Despite national average home values zooming 38.4% in just 12 months, it could be a lot worse for young buyers if it weren’t for one thing: interest rates staying ultra-cheap.
The lowest borrowing costs in history have helped drive up prices, no doubt. But buying a house would be even less “affordable”—if you want to call it that—if rates were rising.
Or, should we say, when rates start rising.
The Bank of Canada holds the key
Much could change once our trusty central bank starts its rate hike cycle. That’s slated to happen next year.
What's more, investors are increasingly betting that the BoC’s key lending rate will surpass the peak reached of the previous rate-hike cycle (which was 1.75%). Swap markets are forecasting the BoC will raise its overnight target rate—currently at a record-low of 0.25%—up to 2% over the next five years.
The last time interest rates were above 2% was back in 2008, amid the Global Financial Crisis.
Rates are based on a home value of $400,000
What Could a Rate Boost do to Canada’s Hot Housing market?
Continued low rates are a “powerful force” keeping affordability from deteriorating even more, Charles St-Arnaud, Alberta Central’s chief economist wrote in a recent analysis.
It won’t take a large increase in interest rates to have a serious impact on financing accessibility, he says. Higher monthly carrying costs will pressure family budgets and a tougher government "stress test" will lower maximum loan amounts, taking some wind out of buyers' sails.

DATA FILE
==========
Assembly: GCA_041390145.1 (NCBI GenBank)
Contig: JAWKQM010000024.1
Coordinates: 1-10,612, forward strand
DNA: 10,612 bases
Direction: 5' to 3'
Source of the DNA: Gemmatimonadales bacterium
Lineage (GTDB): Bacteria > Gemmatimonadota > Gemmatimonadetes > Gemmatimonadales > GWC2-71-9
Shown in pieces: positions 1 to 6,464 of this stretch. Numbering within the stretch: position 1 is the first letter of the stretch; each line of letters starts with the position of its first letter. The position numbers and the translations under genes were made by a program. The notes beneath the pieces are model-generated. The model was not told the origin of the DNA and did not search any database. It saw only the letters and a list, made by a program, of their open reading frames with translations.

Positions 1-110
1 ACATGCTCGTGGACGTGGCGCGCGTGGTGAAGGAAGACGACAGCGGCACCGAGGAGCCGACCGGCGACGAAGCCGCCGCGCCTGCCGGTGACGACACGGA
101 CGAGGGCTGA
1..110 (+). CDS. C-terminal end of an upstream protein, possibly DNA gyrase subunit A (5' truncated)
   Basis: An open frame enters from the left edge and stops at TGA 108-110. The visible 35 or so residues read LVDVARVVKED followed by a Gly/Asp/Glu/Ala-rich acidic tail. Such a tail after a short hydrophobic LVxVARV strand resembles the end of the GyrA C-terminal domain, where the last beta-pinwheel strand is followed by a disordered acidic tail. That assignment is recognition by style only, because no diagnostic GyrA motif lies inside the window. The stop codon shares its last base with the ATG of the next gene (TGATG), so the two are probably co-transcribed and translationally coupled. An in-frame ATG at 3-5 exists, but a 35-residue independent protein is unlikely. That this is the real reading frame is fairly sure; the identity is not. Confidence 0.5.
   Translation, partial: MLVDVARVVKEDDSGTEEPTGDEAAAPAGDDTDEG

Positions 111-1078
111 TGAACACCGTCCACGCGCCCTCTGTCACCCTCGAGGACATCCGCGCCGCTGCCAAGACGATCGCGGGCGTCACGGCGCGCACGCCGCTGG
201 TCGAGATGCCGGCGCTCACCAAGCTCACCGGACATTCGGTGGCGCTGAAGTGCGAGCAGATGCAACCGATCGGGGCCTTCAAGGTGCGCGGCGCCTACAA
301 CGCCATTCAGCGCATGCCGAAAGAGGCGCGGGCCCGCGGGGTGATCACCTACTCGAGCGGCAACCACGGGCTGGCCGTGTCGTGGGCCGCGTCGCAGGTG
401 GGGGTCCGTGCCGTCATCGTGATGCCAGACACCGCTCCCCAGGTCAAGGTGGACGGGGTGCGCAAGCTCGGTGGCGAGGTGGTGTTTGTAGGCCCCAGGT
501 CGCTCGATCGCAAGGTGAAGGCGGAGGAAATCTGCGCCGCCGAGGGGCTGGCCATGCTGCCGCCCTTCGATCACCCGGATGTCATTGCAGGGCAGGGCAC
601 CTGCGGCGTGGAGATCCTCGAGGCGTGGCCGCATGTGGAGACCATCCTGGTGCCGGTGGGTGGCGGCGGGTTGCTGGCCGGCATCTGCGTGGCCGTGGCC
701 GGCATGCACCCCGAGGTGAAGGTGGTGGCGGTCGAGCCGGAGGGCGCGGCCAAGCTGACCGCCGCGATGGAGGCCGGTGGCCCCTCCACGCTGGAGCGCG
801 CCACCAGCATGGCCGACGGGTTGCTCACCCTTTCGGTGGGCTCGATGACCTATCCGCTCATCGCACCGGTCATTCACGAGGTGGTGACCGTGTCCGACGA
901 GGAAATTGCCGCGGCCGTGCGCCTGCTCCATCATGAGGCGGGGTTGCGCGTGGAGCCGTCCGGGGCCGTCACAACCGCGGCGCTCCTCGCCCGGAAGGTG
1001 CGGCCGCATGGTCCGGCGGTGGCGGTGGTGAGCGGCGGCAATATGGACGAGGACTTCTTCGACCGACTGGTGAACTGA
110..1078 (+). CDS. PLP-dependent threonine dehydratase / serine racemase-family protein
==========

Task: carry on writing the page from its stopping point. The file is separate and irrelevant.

“A 150-bps increase in mortgage rates could be enough to generate significant headwinds on some housing markets and house prices,” he says. Some regions could be forced into “overvalued territory” with as little as 100 bps of tightening, he writes.
What would happen in that case? According to a new report from Moody’s Analytics, “The combination of restricted mortgage lending and the expectation of higher mortgage rates suggests that house prices are likely to experience a slowdown in the next year and a half,” it says (thus improving affordability).
“Affordability as measured by the ratio of median dwelling price to median family income” is already at a record low, the credit rating firm writes, “making it difficult for house prices to maintain the same momentum as before.”
Moody’s adds that the pace of new construction is also likely to decline in late 2021 and into 2022 as the housing market “comes under pressure” from rising interest rates.
“House prices are sure to correct,” Moody’s forewarns. “It is a matter of when, not if.” But not before they rise further, it predicts.
If all of this sounds like a bunch of noise, it may well be. As CMHC learned the hard way with its fateful 2020 predictions, not even the best-informed housing analysts this country has to offer have a window into the future.